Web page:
Thursday, July 19, 2007

Bravely ripping the lid off this whole Chuck Norris thing!

It was my sister Karla who first introduced me to the Chuck Norris jokes that currently are sweeping the internets. For the uninitiated, let me explain.

Meta joke: Chuck Norris is the manliest example of manhood ever since God created testosterone. All other men have been weighed in the balance and found wanting. His manliness trumps all other forces of nature.

Example: When Chuck Norris goes into the ocean for a swim, he doesn't get wet. The Ocean gets Chuck Norris.

And much is the general amusement.

Here's the thing. No one seems to want to bring it up. The real Chuck Norris, actor, athlete and star of infomercials, suffers from the debilitating syndrome known as R.F.S., or Rock F*#king Stupidity. It is not fair to say Chuck Norris is as dumb as a bag full of hammers. It is not fair to the hammers.

Watch him the next time he is on TV. He can't speak his lines. Reading off a cue card is much too hard for him. Next to him, Christie Brinkley looks like Dame Judi Damn Dench! In comparison to Chuck Norris, Mr. T seems like Sir Ian Freakin' McKellan!

You might think I am being cruel because Chuck Norris is a Republican. Let me say some nice things about Republican actors. Clint Eastwood: good actor and better director. Fred Dalton Thompson: lovely speaking voice. Arnold Schwarzenegger: knows how to be funny, both on screen and in real life. Bo Derek:...

Okay, to be fair, Bo Derek sucks as bad at acting as Chuck Norris does.

Please, Mr. Norris, learn to read or get the hell off the stage. You've only been doing this for a living for three decades; you should be better at it than you are by now.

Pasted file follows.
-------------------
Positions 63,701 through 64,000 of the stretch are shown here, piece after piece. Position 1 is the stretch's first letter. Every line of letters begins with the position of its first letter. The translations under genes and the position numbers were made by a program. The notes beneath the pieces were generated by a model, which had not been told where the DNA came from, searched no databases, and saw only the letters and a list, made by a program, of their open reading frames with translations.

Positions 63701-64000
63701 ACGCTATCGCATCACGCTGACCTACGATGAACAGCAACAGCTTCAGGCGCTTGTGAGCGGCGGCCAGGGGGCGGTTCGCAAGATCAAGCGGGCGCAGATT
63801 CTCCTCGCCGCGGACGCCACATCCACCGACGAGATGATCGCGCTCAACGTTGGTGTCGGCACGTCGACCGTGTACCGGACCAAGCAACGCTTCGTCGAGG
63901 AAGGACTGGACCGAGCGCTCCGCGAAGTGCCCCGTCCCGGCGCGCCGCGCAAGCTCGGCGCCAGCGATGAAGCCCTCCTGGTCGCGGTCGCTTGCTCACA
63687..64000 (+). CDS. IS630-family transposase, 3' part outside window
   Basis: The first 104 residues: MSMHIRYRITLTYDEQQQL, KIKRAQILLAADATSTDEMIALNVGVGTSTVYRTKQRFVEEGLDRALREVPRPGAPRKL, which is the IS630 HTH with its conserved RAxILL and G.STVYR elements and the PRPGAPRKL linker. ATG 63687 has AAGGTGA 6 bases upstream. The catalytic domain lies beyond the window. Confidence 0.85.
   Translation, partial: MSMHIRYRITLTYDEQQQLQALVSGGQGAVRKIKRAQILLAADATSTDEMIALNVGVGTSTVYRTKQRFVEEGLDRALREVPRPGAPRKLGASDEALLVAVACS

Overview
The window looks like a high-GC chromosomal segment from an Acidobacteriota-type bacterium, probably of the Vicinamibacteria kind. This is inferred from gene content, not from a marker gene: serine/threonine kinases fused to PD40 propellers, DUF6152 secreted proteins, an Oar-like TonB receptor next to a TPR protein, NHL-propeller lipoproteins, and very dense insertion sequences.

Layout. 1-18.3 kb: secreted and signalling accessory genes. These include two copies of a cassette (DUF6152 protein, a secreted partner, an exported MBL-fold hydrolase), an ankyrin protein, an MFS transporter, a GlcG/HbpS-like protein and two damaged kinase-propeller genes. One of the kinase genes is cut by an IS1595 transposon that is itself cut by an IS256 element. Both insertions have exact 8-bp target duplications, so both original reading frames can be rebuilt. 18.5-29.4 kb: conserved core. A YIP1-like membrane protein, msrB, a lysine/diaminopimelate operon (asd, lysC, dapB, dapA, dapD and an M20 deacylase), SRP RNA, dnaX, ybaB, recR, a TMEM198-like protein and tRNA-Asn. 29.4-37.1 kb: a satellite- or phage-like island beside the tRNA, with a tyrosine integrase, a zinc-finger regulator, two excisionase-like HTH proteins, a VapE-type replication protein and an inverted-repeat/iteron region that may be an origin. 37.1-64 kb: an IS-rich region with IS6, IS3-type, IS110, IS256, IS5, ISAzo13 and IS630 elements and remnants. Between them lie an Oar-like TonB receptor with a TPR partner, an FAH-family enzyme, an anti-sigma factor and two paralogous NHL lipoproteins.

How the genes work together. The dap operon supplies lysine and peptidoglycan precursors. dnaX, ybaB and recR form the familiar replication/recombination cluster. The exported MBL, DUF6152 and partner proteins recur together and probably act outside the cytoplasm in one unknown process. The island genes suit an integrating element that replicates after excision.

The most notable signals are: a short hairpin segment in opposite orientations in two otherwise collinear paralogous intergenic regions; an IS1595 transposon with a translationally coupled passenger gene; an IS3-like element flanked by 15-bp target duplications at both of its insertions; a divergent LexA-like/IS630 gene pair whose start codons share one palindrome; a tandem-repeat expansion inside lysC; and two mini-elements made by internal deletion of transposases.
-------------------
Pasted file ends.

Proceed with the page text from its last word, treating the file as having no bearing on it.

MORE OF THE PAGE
Maybe it's not completely your fault, Chuck. Maybe doing your own stunts for decades have scrambled your poor brains. Whatever it is, anyone with any sense of pride or ability to feel shame at giving such a weak accounting for himself would retire gracefully.

But then again, Mr. Norris, you are a 21st Century Republican. Pride and the ability to feel shame don't come as standard features on the latest models of Republicans.

Wednesday, July 18, 2007

Prettying things up a little.

Okay. Prettying up things a lot! After the pig man ambassador and Cheney on back to back days, I thought my loyal readers deserved something nicer.

This is a picture of Padma Lakshmi, the Anglo-Indian model/actress/cookbook author/TV hostess. In 2004, she married Salman Rushdie, but those crazy kids just couldn't make it work out, and they have filed for divorce. This means Ms. Lakshmi is once more a free agent.

So she goes for older guys who are writers. Hmm...

You know, Padma, I'm a little older than you. And I'm a writer.

Maybe she goes for famous writers. Award winning writers. Writers who can fairly be called the voice of their generation. Writers of big sprawling novels, filled with well-delineated characters, intricate plotlines, a wonderful sense of period and place, brilliant wordplay. Novels that are some of the best novels in English in the past thirty years or so.

Umm... err... well...

Padma, did I mention I'm good at maths, too?

(Notice I used the British maths instead of the American math. It's this close attention to detail that always gets the honeys. My advice on the subject is free, as always. And worth every penny.)

I'd also like to take this opportunity to welcome two new blog Buddies, Blue Gal In A Red State and Cat In The Bag, to the Lotsa 'Splainin' pantheon of pals.

Tuesday, July 17, 2007

To paraphrase Stephen Sondheim

Cheney was smooth

Cheney was subtle

Cheney would blink

And rats would scuttle.

And no extra meaning should be given to our newest entry to the Flags of Many Lands, the Kingdom of Saudi Arabia, from whence we had a visitor this weekend.

Monday, July 16, 2007

You! Sarek of Vulcan! How do YOU feel about organized religion?

Okay. First, my name’s not Sarek and second, I’m not from Vulcan.